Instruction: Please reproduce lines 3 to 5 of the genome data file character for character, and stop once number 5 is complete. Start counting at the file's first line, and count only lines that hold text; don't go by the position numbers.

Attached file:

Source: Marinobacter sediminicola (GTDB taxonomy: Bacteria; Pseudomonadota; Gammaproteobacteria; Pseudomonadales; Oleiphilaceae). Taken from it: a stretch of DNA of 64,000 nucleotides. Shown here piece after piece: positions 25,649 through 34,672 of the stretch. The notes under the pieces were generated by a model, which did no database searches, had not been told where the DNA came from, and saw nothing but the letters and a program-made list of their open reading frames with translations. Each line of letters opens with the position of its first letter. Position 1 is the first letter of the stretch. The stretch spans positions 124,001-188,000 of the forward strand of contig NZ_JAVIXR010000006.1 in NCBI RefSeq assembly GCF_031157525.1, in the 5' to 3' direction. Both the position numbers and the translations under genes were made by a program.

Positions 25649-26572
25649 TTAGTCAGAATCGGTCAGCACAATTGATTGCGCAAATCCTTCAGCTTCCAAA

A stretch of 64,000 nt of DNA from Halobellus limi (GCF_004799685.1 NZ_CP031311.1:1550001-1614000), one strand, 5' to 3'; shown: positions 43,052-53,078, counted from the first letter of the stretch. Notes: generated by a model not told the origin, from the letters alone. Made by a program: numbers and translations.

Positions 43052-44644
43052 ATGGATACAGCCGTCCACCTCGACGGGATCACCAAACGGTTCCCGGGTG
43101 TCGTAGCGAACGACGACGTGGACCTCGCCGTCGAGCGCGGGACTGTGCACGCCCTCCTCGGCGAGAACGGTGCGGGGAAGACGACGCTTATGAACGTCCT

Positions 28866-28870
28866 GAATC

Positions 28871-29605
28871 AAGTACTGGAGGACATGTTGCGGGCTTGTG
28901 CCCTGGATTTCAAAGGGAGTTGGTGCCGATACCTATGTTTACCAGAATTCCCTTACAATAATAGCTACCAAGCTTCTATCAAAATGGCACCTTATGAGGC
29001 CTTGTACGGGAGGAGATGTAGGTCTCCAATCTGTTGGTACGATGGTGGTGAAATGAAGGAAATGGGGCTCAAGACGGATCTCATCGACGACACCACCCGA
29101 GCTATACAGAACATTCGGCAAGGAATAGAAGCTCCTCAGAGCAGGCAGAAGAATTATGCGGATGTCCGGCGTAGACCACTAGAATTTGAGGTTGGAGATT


25649 TTAGTCAGAATCGGTCAGCACAATTGATTGCGCAAATCCTTCAGCTTCCAAA

A stretch of 64,000 nt of DNA from Halobellus limi (GCF_004799685.1 NZ_CP031311.1:1550001-1614000), one strand, 5' to 3'; shown: positions 43,052-53,078, counted from the first letter of the stretch. Notes: generated by a model not told the origin, from the letters alone. Made by a program: numbers and translations.

Positions 43052-44644